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Publisher's Summary

In this series we look at short stories from many of our most accomplished writers. Miniature masterpieces with a lot to say. This volume is dedicated to one such recognised master of the short story, namely Katherine Mansfield, whose innovative stream of consciousness and symbolic narrative style profoundly influenced Virginia Woolf.

She was born on 14th October 1888 into a prominent family in Wellington, New Zealand, the middle child of five. A gifted cellist who at one point considered taking it up professionally, her first attempts at writing were published in school magazines.

At 19 Katherine left for Great Britain and, on arriving, quickly joined the social circles of modernist writers such as Virginia Woolf and D. H. Lawrence, who became a close friend.

She travelled to Europe before returning to New Zealand in 1906. Katherine then began to write the short stories that she would later become famous for. Her stories often focus on moments of disruption and frequently open rather abruptly, dispensing with description and the introduction of characters.

By 1908 she had returned to London and to a rather more bohemian lifestyle. A passionate affair resulted in her becoming pregnant, but instead of her lover she married an older man whom she left the same evening with the marriage unconsummated. She was then to miscarry and be cut out of her mothers’ will (allegedly because of her lesbianism).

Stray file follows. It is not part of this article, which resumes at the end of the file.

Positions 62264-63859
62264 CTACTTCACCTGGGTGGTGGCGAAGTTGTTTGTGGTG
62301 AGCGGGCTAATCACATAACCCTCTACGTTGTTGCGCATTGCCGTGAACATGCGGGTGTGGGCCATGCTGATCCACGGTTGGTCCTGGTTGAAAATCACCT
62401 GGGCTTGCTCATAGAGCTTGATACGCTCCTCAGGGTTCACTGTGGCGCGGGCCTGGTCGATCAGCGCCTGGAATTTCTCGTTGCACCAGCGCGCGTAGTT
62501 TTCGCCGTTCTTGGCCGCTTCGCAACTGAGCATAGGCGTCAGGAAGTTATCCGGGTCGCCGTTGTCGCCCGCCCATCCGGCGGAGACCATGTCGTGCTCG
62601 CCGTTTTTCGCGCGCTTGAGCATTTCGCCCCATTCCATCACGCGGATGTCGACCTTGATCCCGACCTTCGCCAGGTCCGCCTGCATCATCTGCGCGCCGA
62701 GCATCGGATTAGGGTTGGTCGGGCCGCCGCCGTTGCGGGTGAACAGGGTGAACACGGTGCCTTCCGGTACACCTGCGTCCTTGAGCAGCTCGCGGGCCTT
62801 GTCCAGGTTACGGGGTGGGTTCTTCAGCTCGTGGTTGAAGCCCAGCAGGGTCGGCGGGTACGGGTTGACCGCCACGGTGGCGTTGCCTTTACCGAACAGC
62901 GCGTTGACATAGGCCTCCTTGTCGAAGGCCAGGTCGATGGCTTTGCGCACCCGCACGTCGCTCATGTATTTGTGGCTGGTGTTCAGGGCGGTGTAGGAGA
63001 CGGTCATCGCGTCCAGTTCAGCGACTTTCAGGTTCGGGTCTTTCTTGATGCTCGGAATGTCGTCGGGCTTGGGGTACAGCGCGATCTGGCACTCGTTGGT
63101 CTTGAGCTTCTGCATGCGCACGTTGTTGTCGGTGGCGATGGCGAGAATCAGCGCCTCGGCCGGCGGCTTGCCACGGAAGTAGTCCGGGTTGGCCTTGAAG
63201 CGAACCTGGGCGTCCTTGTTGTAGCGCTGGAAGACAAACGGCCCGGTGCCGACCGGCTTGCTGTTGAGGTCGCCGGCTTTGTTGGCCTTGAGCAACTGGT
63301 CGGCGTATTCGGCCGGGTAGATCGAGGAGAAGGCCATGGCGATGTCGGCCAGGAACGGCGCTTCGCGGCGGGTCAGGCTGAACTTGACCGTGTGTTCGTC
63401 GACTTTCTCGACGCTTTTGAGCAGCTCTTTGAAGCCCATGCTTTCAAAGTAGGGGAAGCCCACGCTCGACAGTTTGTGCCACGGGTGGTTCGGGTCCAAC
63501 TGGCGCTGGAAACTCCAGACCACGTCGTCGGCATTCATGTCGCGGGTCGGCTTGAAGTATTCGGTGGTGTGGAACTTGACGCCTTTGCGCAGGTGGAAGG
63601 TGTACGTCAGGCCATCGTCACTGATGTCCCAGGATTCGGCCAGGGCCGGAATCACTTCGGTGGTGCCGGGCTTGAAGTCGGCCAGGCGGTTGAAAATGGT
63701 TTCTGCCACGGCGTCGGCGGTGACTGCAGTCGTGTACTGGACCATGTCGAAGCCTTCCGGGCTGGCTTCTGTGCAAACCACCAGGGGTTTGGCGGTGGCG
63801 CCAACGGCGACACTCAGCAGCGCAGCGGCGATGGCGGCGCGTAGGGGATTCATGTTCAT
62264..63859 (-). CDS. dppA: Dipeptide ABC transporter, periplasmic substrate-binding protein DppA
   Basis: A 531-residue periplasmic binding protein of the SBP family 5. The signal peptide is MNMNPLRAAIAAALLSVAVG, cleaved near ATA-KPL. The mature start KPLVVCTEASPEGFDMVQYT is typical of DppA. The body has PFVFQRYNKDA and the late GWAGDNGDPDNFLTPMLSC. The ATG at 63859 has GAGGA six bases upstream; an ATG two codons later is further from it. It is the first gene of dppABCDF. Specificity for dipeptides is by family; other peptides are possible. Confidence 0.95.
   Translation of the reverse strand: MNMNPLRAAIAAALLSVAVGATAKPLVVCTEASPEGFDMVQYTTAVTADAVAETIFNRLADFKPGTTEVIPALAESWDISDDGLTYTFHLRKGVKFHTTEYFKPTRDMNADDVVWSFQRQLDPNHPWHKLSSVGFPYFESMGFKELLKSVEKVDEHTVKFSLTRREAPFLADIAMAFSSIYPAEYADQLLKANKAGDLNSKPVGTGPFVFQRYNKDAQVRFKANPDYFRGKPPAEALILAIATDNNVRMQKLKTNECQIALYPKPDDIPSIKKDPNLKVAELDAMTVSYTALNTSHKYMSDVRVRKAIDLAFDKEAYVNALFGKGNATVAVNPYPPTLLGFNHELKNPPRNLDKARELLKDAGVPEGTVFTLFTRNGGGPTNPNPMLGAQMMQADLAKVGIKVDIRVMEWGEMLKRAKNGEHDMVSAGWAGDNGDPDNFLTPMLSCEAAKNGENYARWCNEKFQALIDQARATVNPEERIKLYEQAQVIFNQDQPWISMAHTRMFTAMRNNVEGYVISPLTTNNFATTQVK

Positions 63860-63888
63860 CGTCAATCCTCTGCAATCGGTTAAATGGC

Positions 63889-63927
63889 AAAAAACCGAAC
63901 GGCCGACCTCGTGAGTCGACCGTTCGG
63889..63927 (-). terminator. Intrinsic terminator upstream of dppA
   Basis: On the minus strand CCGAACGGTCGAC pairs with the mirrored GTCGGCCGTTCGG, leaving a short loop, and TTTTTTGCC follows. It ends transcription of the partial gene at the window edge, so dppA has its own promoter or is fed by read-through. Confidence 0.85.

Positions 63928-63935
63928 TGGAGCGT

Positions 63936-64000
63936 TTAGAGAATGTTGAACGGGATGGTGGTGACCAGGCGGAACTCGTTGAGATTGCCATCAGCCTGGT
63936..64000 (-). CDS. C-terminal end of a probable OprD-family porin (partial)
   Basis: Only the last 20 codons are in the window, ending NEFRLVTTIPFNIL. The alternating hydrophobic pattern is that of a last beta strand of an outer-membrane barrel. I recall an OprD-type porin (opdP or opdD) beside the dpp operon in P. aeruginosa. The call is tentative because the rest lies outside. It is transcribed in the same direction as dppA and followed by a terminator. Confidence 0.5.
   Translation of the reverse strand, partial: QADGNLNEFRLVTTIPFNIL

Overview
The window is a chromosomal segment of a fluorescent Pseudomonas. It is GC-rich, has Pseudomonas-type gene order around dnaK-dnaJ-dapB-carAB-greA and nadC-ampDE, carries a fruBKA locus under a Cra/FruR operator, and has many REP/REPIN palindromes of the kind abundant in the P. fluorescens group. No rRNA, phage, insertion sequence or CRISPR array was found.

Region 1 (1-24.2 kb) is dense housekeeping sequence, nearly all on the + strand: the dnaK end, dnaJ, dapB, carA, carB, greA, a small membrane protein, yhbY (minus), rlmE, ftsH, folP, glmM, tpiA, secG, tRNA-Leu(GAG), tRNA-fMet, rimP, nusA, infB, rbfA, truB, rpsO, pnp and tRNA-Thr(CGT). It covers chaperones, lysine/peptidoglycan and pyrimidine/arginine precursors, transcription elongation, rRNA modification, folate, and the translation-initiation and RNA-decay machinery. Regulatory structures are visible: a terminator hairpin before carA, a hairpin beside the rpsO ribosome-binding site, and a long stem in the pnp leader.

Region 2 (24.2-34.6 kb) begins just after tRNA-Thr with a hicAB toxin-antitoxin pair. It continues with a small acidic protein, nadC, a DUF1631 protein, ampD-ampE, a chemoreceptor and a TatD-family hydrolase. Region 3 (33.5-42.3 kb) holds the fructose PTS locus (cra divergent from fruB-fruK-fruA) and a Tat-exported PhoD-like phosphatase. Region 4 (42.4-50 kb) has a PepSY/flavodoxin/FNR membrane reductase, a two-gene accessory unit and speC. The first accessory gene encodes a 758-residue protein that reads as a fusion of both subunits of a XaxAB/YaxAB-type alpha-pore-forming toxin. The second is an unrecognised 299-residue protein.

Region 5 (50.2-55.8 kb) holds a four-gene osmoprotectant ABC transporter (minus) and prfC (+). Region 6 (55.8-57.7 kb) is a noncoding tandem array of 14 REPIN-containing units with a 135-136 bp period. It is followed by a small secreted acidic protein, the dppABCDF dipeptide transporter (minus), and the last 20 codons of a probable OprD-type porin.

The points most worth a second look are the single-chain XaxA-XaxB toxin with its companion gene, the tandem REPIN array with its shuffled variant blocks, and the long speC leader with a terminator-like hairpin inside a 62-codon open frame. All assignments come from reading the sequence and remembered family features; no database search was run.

In 1911 she began a relationship with John Middleton Murry, a magazine editor, and although it was volatile it enabled her to write some of her best stories.

Mansfield's creative years were burdened with loneliness, illness, jealousy and alienation, which was reflected in her work with the bitter depiction of marital and family relationships of her middle-class characters. Her defining themes of New Zealand, childhood, adulthood, social class, class conflict, innocence and experience often focused on trivial events and subtle changes in human behaviour.

During the First World War Mansfield contracted extrapulmonary tuberculosis, which rendered any return or visit to New Zealand impossible and led to her death at the tender age of 34 on 9th January 1923 in Fontainebleau, France.

Her stories provide a legacy far beyond her years but leave us wondering what she could have been capable of had she lived longer.

This volume comes to you from Miniature Masterpieces, a specialised imprint from Deadtree Publishing. Our range is large and growing and covers single authors, themes, and many compilations.

©2018 Deadtree Publishing (P)2018 The Copyright Group

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